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Wednesday, May 13, 2015

Sonoma County Appellations: Carneros

Los Carneros, as it's officially known, means "the rams" in Spanish going back to the time when this region was home to many sheep ranches along with dairy farms.

On the map you'll see it sits in southern Sonoma and Napa Counties near the cool waters of the San Pablo Bay. The Carneros appellation (grape growing region) is noteworthy in that it was first laid out based on the  uniqueness of the region rather than political boundaries. That is, it's the first appellation to cross into two counties.


In the 1970s grape growers began to take an interest in the region with Louis Martini probably being the most influential person to put Carneros on the map. When the popularity of Chardonnay took off so did grape growing in this area. In the 1980s several European sparkling wine producers came in and opened up winemaking facilities including Cordornui, Domain Carneros, Domain Chandon, Gloria Ferrer, and Mumm.

The Appellation

Los Carneros became an appellation in 1983. It overlaps with the Sonoma Valley and Napa Valley appellations besides overlapping into two counties. The land is mostly treeless rolling hills near sea level. The landscape may be unexciting, but the wines are anything but.


Temperatures are moderated by the San Pablo Bay (a northern part of San Francisco Bay). It's a cool region known for early morning fog and afternoon winds. The other well-known nearby cool growing region, Russian River Valley, is closer to the Pacific and receives more rain.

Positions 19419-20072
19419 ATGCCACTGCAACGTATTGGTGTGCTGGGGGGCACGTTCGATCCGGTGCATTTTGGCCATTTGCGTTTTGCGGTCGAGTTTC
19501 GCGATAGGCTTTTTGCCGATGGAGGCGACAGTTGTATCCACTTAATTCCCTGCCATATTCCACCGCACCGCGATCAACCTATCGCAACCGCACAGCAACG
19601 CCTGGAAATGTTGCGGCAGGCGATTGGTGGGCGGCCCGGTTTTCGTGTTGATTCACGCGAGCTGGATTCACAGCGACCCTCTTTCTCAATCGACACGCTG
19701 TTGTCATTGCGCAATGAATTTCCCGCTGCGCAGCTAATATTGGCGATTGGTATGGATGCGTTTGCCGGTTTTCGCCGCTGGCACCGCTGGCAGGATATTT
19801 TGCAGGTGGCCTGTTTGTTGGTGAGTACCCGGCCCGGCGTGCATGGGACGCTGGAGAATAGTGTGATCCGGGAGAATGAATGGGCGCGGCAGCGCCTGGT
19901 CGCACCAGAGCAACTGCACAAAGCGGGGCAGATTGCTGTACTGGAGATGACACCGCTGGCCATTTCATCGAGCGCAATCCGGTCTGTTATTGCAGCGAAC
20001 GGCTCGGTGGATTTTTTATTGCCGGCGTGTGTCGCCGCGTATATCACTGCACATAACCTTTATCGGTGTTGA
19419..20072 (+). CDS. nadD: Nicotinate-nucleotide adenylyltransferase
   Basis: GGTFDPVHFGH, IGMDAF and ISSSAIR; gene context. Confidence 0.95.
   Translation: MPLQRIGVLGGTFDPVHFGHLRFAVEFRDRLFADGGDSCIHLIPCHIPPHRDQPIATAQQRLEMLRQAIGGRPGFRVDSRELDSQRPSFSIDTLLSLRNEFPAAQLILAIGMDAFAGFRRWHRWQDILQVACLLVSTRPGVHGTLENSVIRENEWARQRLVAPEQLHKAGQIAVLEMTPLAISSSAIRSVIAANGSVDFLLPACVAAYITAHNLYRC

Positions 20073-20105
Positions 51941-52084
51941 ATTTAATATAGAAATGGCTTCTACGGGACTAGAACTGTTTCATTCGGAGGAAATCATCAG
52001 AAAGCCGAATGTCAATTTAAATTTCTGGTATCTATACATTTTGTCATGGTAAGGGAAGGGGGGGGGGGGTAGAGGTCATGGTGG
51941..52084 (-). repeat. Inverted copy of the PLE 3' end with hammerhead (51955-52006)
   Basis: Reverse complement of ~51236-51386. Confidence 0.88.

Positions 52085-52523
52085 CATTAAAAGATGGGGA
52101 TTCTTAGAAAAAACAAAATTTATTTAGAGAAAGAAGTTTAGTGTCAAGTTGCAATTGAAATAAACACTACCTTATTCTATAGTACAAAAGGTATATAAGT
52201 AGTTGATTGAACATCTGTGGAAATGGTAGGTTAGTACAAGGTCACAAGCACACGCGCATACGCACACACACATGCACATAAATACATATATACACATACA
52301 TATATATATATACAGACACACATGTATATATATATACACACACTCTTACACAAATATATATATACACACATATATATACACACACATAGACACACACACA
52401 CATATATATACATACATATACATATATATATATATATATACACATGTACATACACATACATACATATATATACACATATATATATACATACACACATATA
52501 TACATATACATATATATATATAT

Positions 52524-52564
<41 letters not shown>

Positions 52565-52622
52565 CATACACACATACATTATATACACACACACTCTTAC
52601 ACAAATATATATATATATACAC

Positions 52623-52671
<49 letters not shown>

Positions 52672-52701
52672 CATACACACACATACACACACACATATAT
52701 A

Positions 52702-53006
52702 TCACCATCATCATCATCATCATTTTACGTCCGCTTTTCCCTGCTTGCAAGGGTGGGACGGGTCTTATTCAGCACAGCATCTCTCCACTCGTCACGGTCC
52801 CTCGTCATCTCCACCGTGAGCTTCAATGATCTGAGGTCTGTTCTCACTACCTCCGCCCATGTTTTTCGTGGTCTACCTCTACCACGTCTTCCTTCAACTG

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It's all about Chardonnay and Pinot Noir, the two most popular cool climate grapes. Although everything is grown here--even Cabernet. Merlot and Syrah can be found, too. With so much Chard and Pinot brings sparkling wine.

Comparing Carneros to the Russian River Valley you find leaner, crisper Chardonnays and Pinot Noir that is more dark fruit than red fruit and with earthy flavors. This is a generalization, of course. Carneros was the most popular location for Pinot years before the Russian River Valley, Santa Rita, Anderson Valley, etc. started producing Pinot Noir in much quantity.


There aren't any huge names in California winemaking here and there are many small family operations. Some of the wineries located here are Acacia, Artesa, Ceja, Cline, Domaine Carneros, Gloria Ferrer, Saintsbury, and Viansa. There are other, smaller operations from Adastra to Truchard. Many other wineries own vineyards here including Buena Vista, Cuvaison, and Domaine Chandon.

Any must visit list should include Artesa, Domaine Carneros, and Gloria Ferrer.


It's relatively easy to get here from anywhere in the Bay Area plus the towns of Sonoma and Napa are right next door. Within Los Carneros itself there isn't a whole lot as far as eating and lodging. I mean, the most famous restaurant is probably the Fremont Diner, a breakfast joint!